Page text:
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how to become a Hair Stylist
 
      
 

How to Become a Hair Stylist



Professional Hair Stylists use their creativity and people skills to provide grooming services to their clients. A successful Hair Stylist will have the necessary skills to enhance their clients' physical appearance all while creating a strong rapport with their clients.

Many people often go to their favorite stylist because they have built a relationship with them. However, Hair Stylists must also be creative and have the ability to listen to their customer's needs. One misinterpreted request can leave a client with an undesired physical appearance. This is why it is important for potential Hair Stylists to not only have passion, but the necessary training to be in this profession.

If you are interested in working with people and helping them look their best, consider a career as a Hair Stylist. Continue reading below to learn more information regarding the necessary education requirements and training to become a Hair Stylist , a general job description, salary and wage information and the future job outlook for this profession.

Education Requirements to Become a Hair Stylist



The majority of states in the United States require candidates who want to become a Hair Stylist to secure a license. Exact requirements will depend on the state but typically, candidates will have to fulfill a training or educational program in order to qualify for licensure. Candidates can also opt to expand their skills by studying other cosmetology practices such as skin care and waxing.

Candidates who want to become a Hair Stylist will need to attend a State certified or licensed cosmetology school. In addition, Hair Stylists who wish to work primarily with men can attend a licensed Barber school.

The average cosmetology or barber program lasts approximately 9 months. During this time, students will learn the basics of hairstyling including a focus on current trends. Some students may also benefit from taking classes not related to personal appearance or grooming. Students will benefit from taking courses in marketing and sales in order to be more successful in their profession.

Licensing requirements will vary by state. However, the majority of states require candidates to meet a certain age and have a minimum of a high school diploma or its equivalent. In addition, licensing mandates that candidates complete a state approved barber or cosmetology program. Licensing exams may require candidates to pass a written portion, an oral exam or perform learned hairstyling techniques and skills.

Hair Stylist Job Description



A Hair Stylist completes an important task to perfect a person's personal appearance. Hair Stylists perform a variety of services including: shampooing, trimming, hair dying and the final step styling. Hair Stylists specializing in cutting men's hair are referred to as Barbers and perform similar types of functions.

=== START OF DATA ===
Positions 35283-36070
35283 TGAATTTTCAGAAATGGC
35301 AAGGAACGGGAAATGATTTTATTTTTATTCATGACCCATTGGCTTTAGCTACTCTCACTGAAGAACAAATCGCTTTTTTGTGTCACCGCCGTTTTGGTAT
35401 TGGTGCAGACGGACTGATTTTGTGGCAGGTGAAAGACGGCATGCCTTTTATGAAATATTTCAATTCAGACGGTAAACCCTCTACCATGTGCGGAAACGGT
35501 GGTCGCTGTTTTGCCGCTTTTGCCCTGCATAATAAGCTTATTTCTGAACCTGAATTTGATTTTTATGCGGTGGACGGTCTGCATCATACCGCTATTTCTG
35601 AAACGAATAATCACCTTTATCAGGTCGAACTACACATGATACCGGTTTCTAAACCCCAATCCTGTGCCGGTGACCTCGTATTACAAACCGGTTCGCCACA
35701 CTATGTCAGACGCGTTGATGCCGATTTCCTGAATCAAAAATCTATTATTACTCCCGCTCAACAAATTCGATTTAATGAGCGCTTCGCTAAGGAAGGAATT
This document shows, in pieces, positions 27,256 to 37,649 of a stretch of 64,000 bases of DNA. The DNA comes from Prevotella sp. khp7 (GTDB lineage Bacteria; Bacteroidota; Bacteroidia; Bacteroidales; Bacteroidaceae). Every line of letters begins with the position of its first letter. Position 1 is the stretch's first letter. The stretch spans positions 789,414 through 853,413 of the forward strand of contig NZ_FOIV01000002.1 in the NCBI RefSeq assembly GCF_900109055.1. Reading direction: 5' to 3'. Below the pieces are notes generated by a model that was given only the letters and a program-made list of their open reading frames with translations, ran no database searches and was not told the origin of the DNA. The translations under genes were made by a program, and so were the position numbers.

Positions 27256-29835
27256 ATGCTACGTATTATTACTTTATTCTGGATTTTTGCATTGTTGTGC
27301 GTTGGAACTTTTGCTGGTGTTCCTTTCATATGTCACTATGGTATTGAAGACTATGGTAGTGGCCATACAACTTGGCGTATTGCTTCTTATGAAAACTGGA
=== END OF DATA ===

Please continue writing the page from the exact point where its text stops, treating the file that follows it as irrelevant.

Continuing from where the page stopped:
The first step for a Hair Stylist is determining how their client wants to improve their appearance. A Hair Stylist may make recommendations and make sure they fully understand what their client wants done to their hair.

In addition to hair grooming, Hair Stylists may provide other beauty procedures such as skin care, eye brow waxing and makeup. Barbers may provide additional services such as shaving, dyeing, hair piece fitting and scalp treatments. After cutting and styling hair, Stylists always clean up their booth or area making sure it is ready for use for their next client.

Hair Stylist Salary and Career Path



The Bureau of Labor Statistics reports that the median wage in 2008 for Hair Stylists was approximately $11 per hour. The wage range during the same year was approximately $7 to $20 an hour. Professionals working as Barbers made a median wage of $11.56 per hour during the same year. The wage range for Barbers during 2008 was approximately $7.50 to 20 an hour. All estimates provided by the Bureau of Labor Statistics included the reporting of tips.

Some factors affecting salary and wage numbers include experience, salon location (whether the salon is located in a populated area or not) and the type of services the salons provides. Entry level Hair Stylists may work part time which also affects yearly income.

Hair Stylists are categorized as personal appearance workers by the Bureau of Labor Statistics. This sector is expected to grow at a fast pace when compared to other professions and sectors. There is a projected 20 percent increase in job opportunities for people who are entering this field. Candidates who want to become a Hair Stylist and applying for entry level positions have the best job prospects while those with the most experience will face keen competition at full services and high end salons; candidates with the most experience and who have secured licensure will have the best opportunities.
 
 
 
 
 
 

*Salary Information provided by the Bureau Of Labor Statistics
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